As measured by the major REIT indices, prices of Canadian and U.S. Real Estate Investment Trusts (REITs) declined by around 15% from their May 2013 peaks.
At the same time, the broad market indexes in Canada and the United States increased by 13% and 16%, respectively, leading to a substantial underperformance of REIT shares (see chart below). In addition, commercial and residential property prices continued to increase in both Canada and the U.S. over this time period.
The simple explanation for this substantial underperformance of both Canadian and U.S. REITs was an increase in bond yields, which impacted the relative attraction of all assets held mainly for income-producing purposes.
Government bond yields in the 10-year maturity range in both the U.S. and Canada have increased by around 90-100 basis points since May 2013 while the dividend yields on REITS in Canada increased by 90 basis points (now 5.9%) and on USA REITS by 80 basis points to 4.4%.
While we acknowledge their income-producing capabilities, REITS have profit, dividend growth and volatility characteristics that should cause them to behave more similar to equities than bonds under normal market conditions.
The recent increase in bond yields, which was initially caused by the expectation that monetary accommodation in the U.S. (and by implication Canada) will eventually end, should have positive implications for general economic activity and for property rental income growth. It would seem that the sharp underperformance of REITS relative the wider equity market indices has not taken this into account.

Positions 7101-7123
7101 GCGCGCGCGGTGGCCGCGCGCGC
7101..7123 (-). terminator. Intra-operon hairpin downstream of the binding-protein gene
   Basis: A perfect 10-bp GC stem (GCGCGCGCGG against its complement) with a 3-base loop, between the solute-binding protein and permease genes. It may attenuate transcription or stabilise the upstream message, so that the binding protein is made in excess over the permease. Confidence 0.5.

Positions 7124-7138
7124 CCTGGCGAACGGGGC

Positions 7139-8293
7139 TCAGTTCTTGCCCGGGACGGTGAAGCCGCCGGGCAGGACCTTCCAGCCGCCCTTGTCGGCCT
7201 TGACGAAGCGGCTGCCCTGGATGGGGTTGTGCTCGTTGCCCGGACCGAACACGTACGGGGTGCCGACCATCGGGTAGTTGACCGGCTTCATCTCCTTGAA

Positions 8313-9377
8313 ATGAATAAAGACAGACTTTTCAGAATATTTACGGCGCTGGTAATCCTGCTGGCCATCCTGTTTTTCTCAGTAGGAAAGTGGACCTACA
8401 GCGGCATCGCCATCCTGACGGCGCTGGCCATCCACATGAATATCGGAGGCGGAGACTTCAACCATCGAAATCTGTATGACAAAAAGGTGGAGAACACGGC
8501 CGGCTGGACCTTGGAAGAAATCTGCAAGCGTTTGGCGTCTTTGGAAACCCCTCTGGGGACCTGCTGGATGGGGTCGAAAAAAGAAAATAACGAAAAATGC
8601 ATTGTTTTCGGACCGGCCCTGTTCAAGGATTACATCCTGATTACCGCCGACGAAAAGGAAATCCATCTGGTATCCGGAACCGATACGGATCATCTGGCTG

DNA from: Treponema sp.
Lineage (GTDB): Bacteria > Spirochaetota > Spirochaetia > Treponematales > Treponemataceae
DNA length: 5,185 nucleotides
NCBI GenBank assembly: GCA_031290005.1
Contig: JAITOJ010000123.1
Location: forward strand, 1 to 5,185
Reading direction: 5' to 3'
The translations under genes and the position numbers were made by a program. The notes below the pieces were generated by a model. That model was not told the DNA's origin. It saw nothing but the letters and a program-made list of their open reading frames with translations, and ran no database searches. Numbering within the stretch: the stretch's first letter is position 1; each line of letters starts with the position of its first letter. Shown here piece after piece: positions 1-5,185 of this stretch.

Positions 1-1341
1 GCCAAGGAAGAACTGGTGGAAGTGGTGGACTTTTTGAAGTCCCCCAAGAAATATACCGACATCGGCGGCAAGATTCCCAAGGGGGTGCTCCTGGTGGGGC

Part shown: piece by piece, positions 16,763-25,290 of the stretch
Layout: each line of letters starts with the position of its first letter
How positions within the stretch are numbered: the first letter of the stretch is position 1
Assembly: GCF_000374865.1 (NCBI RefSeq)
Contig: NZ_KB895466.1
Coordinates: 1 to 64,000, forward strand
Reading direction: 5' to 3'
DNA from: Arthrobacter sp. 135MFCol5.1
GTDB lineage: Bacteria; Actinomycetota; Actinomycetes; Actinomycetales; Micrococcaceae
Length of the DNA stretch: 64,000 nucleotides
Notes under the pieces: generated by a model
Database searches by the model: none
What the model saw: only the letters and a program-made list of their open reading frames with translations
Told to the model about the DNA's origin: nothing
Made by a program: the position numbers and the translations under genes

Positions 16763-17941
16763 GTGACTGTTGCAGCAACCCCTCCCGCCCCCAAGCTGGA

Is it time to buy?
I find U.S. REITs particularly interesting, with absolute yields that are substantially higher than U.S. government bond yields and equity market yields. With signs that the wider U.S. economy is improving, prospects for rental growth is also improving. In this context, I favour Health Care REIT (NYSE:HCN) and Realty Income Corporation (NYSE:O).
Health Care REIT owns a variety of senior housing facilities spread throughout 46 states in the U.S., with a few in Canada and the United Kingdom. The facilities include skilled nursing/post-acute facilities, hospitals, medical office buildings, and life science facilities.
The share price has declined by 29% from the recent peak in May 2013, has an initial yield of 5.5% and boasts a long-term track record of uninterrupted dividend payments. In addition, it has managed to grow the dividend income by 3% annually over the past 10 years through the economic crisis period. Growth prospects appear reasonable with analysts expecting dividend growth of 3.6% and 3.7% in 2014 and 2015 respectively, according to Thomson Reuters SmartEstimates.
The Realty Income Corporation owns 3,866 properties spread across 49 states in the U.S., mostly in the retail sector with some exposure to the industrial and distribution sectors as well. The share price has declined by 29% since the May 2013 peak, has an initial yield of 5.5% and the company has an outstanding long-term track record of growing dividend payments (7.5% per annum over the past 10 years).
Growth prospects appear reasonable – according to Thomson Reuters, analysts are expecting dividend growth of 3.3% and 3.6% in 2014 and 2015 respectively.
Foolish bottom line
The positive case for REITs in Canada is based on an absolute attractive yield (5.8%), which is 2.25 times higher than Canadian 10-year government bond yields and 2.1 times higher than the yield on the wider equity market. However, given our concerns over real estate valuations in the Canadian housing market and seemingly weaker growth prospects than the U.S., we prefer to take advantage of the attractive opportunities currently available in the U.S. REIT market.